“Of Human Bondage” aims to show the reader that once one is born, one has to go through all kinds of hardships — especially in youth — and is bound by all kinds of constraints of life, such as family, religion, school, society, love (including sex), money and so on. The novel shows the dark side of a terrifying real world. All kinds of characters in the picture, driven by the god of fate, drift in the endless dark abyss. The tone of the novel is low and the conclusion is that life has no meaning and death has no significance. Nevertheless, “Of Human Bondage” is positive in its objective effect, for Philip’s personal experience has a considerable degree of social typification.

At the end of the 19th century and the beginning of the 20th century, western capitalist society fell into a comprehensive crisis in politics, economy, culture and other aspects; market depression, social unrest and war are all at hand. Traditional religion, morality, culture and philosophy are showing the tendency of disintegration. In Britain, the false optimism of the Victorian era is long gone, and this novel presents a bleak picture of the real world full of horror. It is a scene in which many characters drift in the endless dark abyss, at the mercy of the gods of fate, neither knowing why nor whither they are to be cast.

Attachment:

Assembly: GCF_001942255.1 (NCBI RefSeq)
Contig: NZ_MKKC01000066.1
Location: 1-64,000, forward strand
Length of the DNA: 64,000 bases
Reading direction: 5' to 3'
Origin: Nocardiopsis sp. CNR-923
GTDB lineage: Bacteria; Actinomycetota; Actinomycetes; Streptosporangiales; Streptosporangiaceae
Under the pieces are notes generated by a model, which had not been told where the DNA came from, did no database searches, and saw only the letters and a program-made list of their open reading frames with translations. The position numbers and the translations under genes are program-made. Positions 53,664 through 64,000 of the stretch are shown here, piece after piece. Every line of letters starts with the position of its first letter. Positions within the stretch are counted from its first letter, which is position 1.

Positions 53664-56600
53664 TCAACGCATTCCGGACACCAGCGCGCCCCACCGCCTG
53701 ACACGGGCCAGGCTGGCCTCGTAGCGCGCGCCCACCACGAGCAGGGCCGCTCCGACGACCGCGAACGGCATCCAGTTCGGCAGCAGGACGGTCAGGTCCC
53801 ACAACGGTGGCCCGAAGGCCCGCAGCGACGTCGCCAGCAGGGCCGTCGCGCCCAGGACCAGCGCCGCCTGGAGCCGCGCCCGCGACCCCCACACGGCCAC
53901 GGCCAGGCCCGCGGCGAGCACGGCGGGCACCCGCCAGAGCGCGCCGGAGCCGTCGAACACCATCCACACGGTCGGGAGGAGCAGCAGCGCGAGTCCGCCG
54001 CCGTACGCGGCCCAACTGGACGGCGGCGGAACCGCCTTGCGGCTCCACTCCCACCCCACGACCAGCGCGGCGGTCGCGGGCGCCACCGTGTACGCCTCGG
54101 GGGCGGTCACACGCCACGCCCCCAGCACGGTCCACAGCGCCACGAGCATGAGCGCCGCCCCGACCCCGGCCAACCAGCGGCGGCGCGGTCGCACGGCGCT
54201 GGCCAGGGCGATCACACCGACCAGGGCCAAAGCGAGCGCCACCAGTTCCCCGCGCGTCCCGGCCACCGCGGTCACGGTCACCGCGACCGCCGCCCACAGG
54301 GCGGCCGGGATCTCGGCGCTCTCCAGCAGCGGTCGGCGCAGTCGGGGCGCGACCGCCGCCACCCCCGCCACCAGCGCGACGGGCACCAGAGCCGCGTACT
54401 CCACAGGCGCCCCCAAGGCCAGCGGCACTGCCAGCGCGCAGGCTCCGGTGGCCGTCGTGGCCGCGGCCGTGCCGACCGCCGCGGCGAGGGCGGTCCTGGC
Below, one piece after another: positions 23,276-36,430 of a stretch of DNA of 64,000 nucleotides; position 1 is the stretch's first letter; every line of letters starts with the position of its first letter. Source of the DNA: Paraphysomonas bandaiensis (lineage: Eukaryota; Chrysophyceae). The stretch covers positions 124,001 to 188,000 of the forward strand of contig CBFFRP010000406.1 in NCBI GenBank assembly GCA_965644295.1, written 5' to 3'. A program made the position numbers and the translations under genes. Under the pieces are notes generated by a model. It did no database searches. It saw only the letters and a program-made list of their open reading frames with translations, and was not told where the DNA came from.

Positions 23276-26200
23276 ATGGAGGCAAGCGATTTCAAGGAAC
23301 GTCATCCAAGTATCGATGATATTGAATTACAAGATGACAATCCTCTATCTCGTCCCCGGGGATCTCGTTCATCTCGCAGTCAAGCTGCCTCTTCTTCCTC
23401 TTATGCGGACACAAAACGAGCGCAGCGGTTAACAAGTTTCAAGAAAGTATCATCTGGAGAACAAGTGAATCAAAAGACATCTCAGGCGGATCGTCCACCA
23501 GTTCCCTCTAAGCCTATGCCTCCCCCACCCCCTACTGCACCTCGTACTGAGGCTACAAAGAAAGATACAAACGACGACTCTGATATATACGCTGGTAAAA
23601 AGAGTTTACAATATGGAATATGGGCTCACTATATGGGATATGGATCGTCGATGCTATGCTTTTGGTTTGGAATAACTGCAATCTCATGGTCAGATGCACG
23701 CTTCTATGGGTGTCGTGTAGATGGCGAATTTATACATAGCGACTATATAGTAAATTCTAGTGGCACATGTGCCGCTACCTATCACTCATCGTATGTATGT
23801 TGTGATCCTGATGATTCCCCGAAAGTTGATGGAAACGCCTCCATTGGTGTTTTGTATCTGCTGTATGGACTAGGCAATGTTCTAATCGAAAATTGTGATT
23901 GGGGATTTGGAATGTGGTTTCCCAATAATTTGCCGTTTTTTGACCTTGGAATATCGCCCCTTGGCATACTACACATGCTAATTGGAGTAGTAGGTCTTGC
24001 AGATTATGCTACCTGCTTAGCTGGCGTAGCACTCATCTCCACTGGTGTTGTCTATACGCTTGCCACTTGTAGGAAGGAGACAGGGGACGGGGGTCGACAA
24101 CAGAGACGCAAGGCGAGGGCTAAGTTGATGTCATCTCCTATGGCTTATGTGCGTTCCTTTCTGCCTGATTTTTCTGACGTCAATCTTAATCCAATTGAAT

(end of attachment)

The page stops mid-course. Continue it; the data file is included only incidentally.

The difference between Philip and these characters was that he still wanted to fight against fate, that he tried to throw off his chains. Here, in addition to the shackles he fought against, he also represented a large number of young people who were unwilling to go along with the tide and unable to join in the social reform movement. Although the result of his struggle is only a personal enlightenment, the enlightenment itself is also an indictment and a denial of the society, or at least an expression of a yearning for real humanity and a perfect life. In this sense, “Of Human Bondage” is not only realistic, but also makes a profound criticism of society and life from a special angle.

Philip Galli was a thoughtful, personable young man, crippled by congenital disabilities, solitary, sensitive, and obstinate. His parents died and he spent his childhood in a cold and strange environment. After going to boarding school, he was blighted by an unreasonable educational system. But when he stepped into the society, he was brutally beaten in love. The rough road of his life was full of thorns, and every step he took was tormented by pain and left a wound in his body and heart that could not be healed. All the sufferings in the world are caused by this broken-hearted society. In the novel, the protagonist Philip finally realized the truth of life, in fact, is the author’s own view of life and society after the conclusion: life is meaningless, and can not be changed into another.